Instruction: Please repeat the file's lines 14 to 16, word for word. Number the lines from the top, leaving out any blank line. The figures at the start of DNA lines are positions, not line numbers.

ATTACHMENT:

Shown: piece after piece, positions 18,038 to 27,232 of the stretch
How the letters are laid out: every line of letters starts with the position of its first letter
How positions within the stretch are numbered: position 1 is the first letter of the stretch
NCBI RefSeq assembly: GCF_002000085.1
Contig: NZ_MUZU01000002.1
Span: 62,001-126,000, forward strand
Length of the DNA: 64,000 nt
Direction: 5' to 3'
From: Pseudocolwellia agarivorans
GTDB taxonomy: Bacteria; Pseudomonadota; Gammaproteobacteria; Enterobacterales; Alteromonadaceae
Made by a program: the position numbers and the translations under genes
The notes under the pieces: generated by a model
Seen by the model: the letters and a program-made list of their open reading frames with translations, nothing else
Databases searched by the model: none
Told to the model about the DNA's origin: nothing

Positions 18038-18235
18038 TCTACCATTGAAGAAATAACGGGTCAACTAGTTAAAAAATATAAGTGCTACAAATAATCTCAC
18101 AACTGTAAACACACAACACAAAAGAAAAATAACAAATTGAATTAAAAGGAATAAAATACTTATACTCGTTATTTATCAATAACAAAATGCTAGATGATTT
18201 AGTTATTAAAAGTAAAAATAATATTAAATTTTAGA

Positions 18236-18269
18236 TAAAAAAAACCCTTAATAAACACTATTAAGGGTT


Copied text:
Databases searched by the model: none
Told to the model about the DNA's origin: nothing

Positions 18038-18235